The Alvis TC108, a gem once owned by Quirke, who "had crashed [it] and let it topple over the side of a cliff into the sea."

The elegant Alvis TC108, a gem once owned by Quirke, who “had crashed [it] and let it topple over the side of a cliff into the sea,” one of his terrible memories.

Though it is easy to speed through these introductory pages in an effort to get to the plot, it is the information which Quirke reveals about himself and his condition which deserves the most attention, especially here at the beginning. “There were times when his brain clanked to a halt, like a steam train stopping, at night, in the middle of nowhere. He knew it wasn’t possible not to think, that the mind was always active, even in sleep…but at the end of these blank episodes, when the poor old engine started up again, he would try to grope his way backwards to that dark halting place and find out what had been going on there, often with little success.” Frequently despondent, he admits that “I seem hardly alive…I hear myself talking sometimes and think it must be someone else saying these things…I still get headaches and the odd blank second or two.…It’s the fuzziness that gets me down, the sense of groping through a fog. That, and the uncertainty…that I’ll ever be better than I am now.” It is his friend Hackett, both a foil for him and a true friend, who encourages him to get involved now, even though Quirke’s mind wanders and he loses his train of thought even while talking with Hackett. Ancient images sometimes come to him, unbidden, as he and Hackett discuss the case of the young man in the accident.

Phoebe meets "Lisa" at the a park bench in St. Stephen's Green, when Lisa asks for help in hiding from enemies.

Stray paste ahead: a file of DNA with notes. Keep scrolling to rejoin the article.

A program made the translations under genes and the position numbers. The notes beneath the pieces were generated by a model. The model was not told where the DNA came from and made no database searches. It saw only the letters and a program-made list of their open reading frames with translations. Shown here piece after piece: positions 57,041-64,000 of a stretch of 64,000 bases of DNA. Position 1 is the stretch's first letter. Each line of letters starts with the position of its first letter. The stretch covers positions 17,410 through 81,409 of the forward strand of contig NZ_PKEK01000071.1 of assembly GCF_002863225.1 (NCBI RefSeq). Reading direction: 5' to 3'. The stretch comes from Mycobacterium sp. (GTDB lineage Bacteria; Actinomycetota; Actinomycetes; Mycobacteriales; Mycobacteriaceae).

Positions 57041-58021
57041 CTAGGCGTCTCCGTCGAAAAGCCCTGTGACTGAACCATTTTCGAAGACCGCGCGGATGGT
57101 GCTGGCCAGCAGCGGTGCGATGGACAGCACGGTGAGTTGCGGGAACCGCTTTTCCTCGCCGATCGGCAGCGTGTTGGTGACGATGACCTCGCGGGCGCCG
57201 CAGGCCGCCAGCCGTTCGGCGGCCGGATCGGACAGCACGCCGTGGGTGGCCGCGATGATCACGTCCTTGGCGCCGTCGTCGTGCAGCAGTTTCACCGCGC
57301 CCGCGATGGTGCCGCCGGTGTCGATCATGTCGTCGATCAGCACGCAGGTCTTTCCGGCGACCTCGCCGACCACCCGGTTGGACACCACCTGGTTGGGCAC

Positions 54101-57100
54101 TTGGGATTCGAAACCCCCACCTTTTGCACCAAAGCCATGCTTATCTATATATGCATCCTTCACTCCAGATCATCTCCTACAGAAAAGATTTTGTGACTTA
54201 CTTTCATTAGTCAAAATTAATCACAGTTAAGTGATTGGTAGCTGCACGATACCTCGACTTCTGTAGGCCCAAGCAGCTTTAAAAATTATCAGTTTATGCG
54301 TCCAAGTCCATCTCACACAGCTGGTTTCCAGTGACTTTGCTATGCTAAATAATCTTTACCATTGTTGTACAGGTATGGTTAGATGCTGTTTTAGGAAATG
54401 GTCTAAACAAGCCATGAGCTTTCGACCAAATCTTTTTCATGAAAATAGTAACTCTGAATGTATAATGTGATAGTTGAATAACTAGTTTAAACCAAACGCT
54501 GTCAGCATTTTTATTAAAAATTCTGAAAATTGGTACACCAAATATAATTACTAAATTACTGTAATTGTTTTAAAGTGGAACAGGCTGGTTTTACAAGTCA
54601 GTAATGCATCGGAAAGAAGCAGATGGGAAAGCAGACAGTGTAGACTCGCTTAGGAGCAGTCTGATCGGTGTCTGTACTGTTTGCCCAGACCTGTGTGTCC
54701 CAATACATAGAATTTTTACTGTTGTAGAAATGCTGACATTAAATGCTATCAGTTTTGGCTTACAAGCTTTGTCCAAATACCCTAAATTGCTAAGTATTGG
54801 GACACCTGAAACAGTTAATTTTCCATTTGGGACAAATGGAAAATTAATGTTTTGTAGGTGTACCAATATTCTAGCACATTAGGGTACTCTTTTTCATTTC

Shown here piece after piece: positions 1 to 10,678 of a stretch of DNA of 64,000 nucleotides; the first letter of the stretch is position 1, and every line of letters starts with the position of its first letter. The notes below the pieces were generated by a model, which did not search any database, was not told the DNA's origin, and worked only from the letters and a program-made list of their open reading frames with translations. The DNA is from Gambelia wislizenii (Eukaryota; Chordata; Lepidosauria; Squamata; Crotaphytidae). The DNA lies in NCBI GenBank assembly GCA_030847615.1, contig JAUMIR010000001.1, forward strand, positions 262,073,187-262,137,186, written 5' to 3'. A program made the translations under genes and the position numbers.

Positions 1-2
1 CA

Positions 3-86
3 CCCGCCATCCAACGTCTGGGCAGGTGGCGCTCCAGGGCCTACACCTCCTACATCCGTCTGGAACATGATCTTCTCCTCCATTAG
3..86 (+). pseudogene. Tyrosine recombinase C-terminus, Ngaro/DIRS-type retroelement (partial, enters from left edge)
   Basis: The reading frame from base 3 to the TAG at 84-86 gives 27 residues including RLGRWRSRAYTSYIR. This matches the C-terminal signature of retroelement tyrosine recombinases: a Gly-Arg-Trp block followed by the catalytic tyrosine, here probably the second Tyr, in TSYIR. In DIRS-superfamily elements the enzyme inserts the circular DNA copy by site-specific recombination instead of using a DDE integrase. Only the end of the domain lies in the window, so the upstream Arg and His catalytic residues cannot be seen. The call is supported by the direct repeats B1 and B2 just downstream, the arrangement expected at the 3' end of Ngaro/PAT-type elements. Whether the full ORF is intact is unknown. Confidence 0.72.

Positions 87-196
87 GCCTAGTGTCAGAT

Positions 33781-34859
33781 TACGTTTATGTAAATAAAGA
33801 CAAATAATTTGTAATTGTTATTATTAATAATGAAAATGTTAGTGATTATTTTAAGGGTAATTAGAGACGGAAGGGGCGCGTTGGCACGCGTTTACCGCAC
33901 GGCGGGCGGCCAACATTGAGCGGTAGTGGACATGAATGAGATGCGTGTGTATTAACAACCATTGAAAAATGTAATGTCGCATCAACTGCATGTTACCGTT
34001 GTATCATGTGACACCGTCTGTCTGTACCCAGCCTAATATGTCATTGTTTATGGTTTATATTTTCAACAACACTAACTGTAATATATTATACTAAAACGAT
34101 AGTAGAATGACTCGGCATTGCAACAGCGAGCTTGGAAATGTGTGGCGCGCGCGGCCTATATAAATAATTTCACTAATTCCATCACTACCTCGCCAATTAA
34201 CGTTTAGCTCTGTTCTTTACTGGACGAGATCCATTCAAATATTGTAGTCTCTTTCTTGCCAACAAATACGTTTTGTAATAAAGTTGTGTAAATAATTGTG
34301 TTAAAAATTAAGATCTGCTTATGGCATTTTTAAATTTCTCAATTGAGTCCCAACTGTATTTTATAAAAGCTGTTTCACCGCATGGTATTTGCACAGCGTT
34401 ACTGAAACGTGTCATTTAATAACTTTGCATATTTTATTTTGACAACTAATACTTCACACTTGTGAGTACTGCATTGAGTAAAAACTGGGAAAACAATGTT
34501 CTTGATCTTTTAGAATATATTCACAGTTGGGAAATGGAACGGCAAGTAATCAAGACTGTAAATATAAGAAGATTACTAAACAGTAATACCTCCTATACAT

Phoebe meets “Lisa” at a park bench at the pond in St. Stephen’s Green, when Lisa asks for help in hiding from enemies.

The plot develops in the same pattern as in previous novels, and with many of the same characters. Phoebe gets some attention in this novel for her work for Dr. Evelyn Blake, a psychiatrist, a job which stimulates her desire to do similar work herself. When Phoebe suddenly receives a message from “Lisa Smith,” a young woman she hardly knows, she is actually energized. She meets Lisa as requested in St. Stephen’s Green, and learns that the trembling Lisa is desperate to find a place to hide – and there really is no one else available to help her. With Phoebe’s aid, Lisa escapes to a “safe house,” and though the reasons for Lisa’s fear are not clear at first, the reader soon understands that Phoebe was right in trying to help. There is a direct connection between Lisa and the young man in the accident that Quirke has just begun investigating, and when Lisa later turns up missing, many of the past themes and plots of earlier books begin to overlap here, including some of the issues of Christine Falls. The victim of the car accident, it turns out, was also investigating the issue of the adoption (for a price) of Irish children of unwed mothers and the collusion of the Catholic church, the police, and the government.